It will regulate systemically important payment systems and focus on retail payment services.
The Monetary Authority of Singapore (MAS) has ironed out a new regulatory framework in a bid to provide a more conducive environment for payment services whilst ensuring security across the payments value chain, an announcement revealed.
The Payment Services Bill aims to streamline the regulation of payment services within a single activity-based legislation, according to MAS. It will comprise of two parallel regulatory frameworks which include a designation arm that enables MAS to regulate systemically important payment systems and a licensing regime that focuses on retail payment services provided to customers and merchants.
“The bill also illustrates our shift towards regulation that is modular, activity -based and facilitative of growth and development in the Singapore payments landscape,” MAS managing director Ravi Menon said in a statement.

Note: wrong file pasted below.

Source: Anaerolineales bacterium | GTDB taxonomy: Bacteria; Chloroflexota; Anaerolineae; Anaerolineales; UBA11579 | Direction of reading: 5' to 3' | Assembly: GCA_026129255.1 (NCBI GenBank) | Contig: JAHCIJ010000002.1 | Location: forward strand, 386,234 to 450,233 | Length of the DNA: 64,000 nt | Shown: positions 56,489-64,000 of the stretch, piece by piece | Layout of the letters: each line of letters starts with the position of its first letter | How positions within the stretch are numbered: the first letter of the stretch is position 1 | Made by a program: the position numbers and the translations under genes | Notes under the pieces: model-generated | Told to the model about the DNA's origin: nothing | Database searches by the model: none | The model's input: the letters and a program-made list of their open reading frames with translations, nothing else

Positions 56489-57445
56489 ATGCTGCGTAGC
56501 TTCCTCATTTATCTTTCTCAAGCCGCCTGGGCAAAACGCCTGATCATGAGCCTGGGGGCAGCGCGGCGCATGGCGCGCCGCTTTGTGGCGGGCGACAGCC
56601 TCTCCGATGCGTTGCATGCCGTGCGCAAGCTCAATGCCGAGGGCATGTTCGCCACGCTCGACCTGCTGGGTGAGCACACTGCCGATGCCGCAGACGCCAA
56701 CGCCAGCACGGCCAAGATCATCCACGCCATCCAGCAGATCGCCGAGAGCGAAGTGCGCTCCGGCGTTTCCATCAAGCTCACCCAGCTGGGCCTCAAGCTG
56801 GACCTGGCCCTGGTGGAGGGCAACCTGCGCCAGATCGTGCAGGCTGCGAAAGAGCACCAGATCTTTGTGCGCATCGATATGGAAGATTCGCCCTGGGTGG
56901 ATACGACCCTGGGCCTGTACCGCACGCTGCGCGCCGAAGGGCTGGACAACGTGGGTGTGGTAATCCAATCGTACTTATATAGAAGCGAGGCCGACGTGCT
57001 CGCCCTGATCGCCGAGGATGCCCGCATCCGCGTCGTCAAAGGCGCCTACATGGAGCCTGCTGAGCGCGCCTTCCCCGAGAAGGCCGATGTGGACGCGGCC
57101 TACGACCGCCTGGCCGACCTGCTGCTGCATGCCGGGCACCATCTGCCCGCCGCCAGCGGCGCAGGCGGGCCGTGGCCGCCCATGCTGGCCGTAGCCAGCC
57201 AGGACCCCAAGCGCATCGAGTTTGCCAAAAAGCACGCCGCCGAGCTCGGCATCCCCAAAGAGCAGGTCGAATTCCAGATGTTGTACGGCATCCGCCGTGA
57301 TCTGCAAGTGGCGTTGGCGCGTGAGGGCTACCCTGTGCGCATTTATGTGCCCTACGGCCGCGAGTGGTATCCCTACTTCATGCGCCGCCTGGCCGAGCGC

The activity-based licensing framework for retail payment services will facilitate innovation and mitigate risks, MAS highlighted, with the licence regime broadened to encompass a wider range of payment activities, including domestic money transfers, merchant acquisition and the purchase and sale of digital payment tokens.
“At any point in time, a payment service provider needs only to hold one licence, but of a class that corresponds to the risk posed by the scale of payment services provided,” MAS said in a statement. “Risk mitigating will then be tailored to the specific payment services that a licensee provides to better safeguard customer and merchant monies.”
The Payment Services Bill was finalised based on feedback from MAS’ public consultation in November 2017. It was submitted to Parliament on 19 November.
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